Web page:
Corn Palace flagpole inoperable after April blizzard causes severe damage
Mitchell's main tourist attraction has been without Old Glory flying high above the center dome on the Corn Palace for the past month after the April blizzard inflicted damage to the flagpole.
Corn Palace Director Scott Schmidt said the mid-April blizzard ripped the flag itself off the pole, snapping the cable inside the pole that raises the flag using a crank mechanism.
"When it snapped it had a reaction and bundled inside the pole, and the crank mechanism is no longer inside the flagpole," Schmidt said. "But we don't have any cable wiring that can raise the flag; hence the flag is currently down."
In light of the flagpole damage, Schmidt has focused his efforts toward exploring other options to install a more reliable flagpole.
While weighing all the options for a new flagpole, Schmidt's main concern is to have an American flag on display as quickly as possible.
"Our veterans and military servicemen and women deserve the respect to see a nice American flag on display," Schmidt said. "We are in the midst of getting quotes for other options for our flagpole."
One of the options that Schmidt and city officials have welcomed is an automatic flagpole, which would include a button to raise and lower the American flag, eliminating safety concerns for staff members previously tasked with manually controlling the flag.
According to Schmidt, the building's maintenance staff have been manually raising and lowering the flag. It's a dangerous job that requires a staff member to climb two separate ladders to get to the beams of the center dome on top of the Corn Palace roof, which can be a hazardous task during inclement weather.
Maintenance Supervisor Jeff Hanson, one of the Corn Palace staff members tasked with raising and lowering the flag, knows how dangerous the current setup is.
"You have to climb up that large ladder to get to the roof, and then lean an 8 foot ladder along the I beam that connects to the center dome to insert the crank mechanism," Hanson said of the flag raising process. "Standing on the I beams can be tricky when it's really windy or snowing. It can be really slippery when it's icy and cold."
According to Hanson, on average the flag is changed a minimum of three times per year. In addition, Hanson said he lowers the flag to half staff to honor governor's orders and ceremonial events.
Schmidt acknowledges that displaying the American flag is a top priority, but the safety of his staff is also a main concern. However, the cost of purchasing an automatic flagpole is significantly higher than repairing the existing setup.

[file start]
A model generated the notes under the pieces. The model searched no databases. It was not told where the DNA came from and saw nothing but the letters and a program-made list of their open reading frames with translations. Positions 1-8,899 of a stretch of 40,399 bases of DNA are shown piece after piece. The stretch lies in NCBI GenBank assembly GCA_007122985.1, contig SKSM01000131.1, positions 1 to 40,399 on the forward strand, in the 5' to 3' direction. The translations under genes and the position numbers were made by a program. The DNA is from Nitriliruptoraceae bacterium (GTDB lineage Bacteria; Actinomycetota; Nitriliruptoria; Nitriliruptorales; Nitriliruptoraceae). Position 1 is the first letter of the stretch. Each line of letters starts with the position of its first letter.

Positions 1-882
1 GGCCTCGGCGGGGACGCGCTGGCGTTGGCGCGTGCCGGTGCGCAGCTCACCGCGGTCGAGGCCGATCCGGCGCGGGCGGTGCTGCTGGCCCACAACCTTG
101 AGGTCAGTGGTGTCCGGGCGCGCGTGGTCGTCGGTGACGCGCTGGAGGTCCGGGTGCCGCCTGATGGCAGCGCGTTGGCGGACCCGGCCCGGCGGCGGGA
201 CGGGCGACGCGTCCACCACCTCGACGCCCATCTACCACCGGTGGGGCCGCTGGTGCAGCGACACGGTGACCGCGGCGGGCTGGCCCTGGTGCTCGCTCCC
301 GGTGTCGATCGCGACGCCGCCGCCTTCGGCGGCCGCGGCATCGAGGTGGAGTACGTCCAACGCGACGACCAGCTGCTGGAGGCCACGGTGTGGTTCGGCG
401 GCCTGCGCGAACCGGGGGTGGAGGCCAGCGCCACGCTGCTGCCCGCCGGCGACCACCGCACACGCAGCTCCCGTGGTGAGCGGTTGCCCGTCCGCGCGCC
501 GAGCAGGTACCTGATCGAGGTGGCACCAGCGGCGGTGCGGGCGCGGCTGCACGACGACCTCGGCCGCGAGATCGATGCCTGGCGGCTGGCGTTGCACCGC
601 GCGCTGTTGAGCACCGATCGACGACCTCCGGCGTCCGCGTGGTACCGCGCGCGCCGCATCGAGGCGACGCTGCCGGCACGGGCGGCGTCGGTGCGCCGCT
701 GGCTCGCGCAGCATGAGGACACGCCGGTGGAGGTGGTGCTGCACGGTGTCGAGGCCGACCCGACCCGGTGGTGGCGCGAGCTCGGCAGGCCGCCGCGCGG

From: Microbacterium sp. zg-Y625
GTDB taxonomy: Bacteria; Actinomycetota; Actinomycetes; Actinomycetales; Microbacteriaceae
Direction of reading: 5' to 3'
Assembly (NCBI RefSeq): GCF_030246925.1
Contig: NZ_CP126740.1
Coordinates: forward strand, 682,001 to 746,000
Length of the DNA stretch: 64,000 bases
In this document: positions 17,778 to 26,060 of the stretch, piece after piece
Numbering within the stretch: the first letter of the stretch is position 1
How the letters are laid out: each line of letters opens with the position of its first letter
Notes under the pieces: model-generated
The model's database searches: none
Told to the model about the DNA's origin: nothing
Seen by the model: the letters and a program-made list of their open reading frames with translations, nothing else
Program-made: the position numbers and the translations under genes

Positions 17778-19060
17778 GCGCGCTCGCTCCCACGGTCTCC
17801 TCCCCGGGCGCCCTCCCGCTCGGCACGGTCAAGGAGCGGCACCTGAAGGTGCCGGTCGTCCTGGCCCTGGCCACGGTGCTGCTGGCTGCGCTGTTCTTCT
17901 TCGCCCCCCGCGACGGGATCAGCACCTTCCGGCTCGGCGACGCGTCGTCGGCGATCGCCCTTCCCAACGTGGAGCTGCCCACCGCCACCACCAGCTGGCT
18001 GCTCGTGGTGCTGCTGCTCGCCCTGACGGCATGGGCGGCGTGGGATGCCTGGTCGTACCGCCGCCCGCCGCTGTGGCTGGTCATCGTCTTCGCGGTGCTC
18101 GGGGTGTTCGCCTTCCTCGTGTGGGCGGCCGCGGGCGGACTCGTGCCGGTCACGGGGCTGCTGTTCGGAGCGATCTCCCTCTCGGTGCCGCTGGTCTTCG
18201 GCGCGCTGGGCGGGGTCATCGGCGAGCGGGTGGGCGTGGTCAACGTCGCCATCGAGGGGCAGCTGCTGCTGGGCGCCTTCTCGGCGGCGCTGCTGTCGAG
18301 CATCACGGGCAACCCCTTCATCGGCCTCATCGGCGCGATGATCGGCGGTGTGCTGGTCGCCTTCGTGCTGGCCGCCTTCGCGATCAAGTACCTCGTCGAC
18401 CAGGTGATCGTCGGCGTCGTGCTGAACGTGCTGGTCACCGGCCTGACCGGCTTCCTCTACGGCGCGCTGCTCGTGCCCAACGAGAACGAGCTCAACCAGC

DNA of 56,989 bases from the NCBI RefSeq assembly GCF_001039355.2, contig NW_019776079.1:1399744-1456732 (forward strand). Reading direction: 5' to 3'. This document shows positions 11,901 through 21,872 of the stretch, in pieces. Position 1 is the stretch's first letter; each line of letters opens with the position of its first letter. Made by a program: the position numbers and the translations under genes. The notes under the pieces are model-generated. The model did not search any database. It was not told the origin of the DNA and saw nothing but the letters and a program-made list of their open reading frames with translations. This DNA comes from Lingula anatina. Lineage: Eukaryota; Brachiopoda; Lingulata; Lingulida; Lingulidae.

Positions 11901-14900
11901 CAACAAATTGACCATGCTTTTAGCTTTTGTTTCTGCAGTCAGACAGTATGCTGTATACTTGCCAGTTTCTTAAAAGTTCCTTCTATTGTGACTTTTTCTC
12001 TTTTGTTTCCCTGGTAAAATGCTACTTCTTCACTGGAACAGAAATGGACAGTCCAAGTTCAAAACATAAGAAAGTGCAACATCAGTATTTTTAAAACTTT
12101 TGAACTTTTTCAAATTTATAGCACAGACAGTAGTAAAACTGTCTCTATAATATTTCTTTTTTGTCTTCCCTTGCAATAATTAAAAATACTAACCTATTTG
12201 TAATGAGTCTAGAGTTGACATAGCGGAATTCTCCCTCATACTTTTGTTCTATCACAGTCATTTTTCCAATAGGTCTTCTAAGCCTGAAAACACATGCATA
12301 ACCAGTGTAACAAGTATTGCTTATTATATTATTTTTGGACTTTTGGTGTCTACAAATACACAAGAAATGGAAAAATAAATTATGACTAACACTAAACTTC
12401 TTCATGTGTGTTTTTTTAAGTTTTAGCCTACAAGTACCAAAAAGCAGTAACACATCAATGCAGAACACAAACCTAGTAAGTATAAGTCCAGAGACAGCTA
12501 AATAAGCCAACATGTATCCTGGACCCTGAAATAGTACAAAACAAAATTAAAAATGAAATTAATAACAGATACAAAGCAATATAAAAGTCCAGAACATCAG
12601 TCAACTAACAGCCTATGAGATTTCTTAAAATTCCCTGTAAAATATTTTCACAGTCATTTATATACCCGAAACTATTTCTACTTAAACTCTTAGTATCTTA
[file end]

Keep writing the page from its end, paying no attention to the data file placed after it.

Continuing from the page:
"The automatic flagpole is fairly expensive, but the safety of our employees is at stake, so it's a catch-22," Schmidt said.
Mitchell Mayor Bob Everson has shown support for the automatic flagpole option, and likes the idea of reducing safety concerns for the Corn Palace staff members responsible for raising and lowering the flag.
Before the $4 million renovation of the Corn Palace in 2015—which included the installation of twisted steel domes with no enclosure—Mitchell Mayor Bob Everson said there are now more hazards with the new domes compared to the old enclosed domes.
"There used to be a hole through the top of the center dome that the flagpole went through, and when inclement weather took place, there was more protection on the area where they stand to raise and lower the flag," Everson said. "Whereas now the domes are not enclosed, so there can be snow and ice building up where the people have to stand. But Scott (Schmidt) has done a great job at being mindful of the safety of the flag raising and lowering process."
Everson said the automatic flagpole that's been an option presented to the city has caught his eye compared to the other options, which include replacing the existing flagpole, continuing to have the flag be manually controlled, to removing the flagpole entirely from the center dome and installing it in the Corn Palace Plaza.
"The automatic flagpole lets us keep the flag on top of the center dome like it has been for decades, while reducing safety hazards for the Corn Palace staff," Everson said. "It's my understanding that the plaza idea came up in large part due to the domes not being enclosed."